Antibiotic resistant mutants of bacteria may be easily isolated in the laboratory. However, the mechanism of resistance in such chromosomal mutants is usually quite distinct from that of plasmid-borne resistance. The chromosomal mutations usually alter the cell component that is the target of antibiotic action, which often causes detrimental side effects. Plasmid-borne resistance generally avoids altering vital cell components. Instead the antibiotic may be inactivated or pumped out of the cell. Occasionally plasmids do provide an altered (but still functional) target component. Several of the resistance genes originally found on plasmids have been used in genetic engineering. Antibiotic resistance allows scientists to screen for cells that contain a plasmid, and kill all the cells that do not (see Ch. 22). Chloramphenicol, kanamycin/neomycin, tetracycline and ampicillin resistance genes are the most widely used in laboratories.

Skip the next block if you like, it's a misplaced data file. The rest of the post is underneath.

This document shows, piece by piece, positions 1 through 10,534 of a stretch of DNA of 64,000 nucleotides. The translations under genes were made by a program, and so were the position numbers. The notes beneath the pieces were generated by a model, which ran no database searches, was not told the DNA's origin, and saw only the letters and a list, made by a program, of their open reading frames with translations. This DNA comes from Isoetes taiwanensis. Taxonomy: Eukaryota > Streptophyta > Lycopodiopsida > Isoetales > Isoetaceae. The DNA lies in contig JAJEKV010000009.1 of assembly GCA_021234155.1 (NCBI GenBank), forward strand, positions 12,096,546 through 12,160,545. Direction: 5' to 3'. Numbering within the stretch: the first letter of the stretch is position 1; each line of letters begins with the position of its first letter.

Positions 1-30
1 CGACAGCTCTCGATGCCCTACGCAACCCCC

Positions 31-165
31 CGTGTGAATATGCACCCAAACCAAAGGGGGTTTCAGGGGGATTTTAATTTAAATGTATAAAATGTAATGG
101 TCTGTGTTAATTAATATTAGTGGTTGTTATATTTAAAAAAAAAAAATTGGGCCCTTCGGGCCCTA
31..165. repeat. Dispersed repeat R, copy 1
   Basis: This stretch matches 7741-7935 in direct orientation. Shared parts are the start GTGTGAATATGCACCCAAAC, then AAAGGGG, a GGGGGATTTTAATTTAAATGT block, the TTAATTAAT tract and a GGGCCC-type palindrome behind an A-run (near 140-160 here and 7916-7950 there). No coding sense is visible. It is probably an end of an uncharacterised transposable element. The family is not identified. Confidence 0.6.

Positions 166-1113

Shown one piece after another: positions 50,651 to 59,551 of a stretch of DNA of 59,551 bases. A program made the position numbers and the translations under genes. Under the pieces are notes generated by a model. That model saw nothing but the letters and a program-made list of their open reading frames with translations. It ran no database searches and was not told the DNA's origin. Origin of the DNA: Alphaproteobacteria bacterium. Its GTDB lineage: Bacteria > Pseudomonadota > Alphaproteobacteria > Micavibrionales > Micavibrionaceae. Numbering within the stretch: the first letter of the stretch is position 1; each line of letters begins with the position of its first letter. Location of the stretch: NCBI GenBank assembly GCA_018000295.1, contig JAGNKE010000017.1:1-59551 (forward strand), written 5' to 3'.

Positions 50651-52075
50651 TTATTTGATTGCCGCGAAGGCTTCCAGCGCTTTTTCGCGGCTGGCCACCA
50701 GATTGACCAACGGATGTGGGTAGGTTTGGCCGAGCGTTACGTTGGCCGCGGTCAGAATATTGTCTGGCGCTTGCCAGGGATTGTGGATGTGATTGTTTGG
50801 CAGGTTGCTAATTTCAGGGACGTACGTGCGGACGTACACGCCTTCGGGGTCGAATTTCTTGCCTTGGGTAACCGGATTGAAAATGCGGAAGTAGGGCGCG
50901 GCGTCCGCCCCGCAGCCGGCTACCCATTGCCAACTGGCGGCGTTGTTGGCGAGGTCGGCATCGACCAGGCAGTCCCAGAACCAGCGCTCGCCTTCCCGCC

Penicillin and its relatives are the most widely used family of antibiotics.
Penicillin and related antibiotics are destroyed by the enzyme beta-lactamase.
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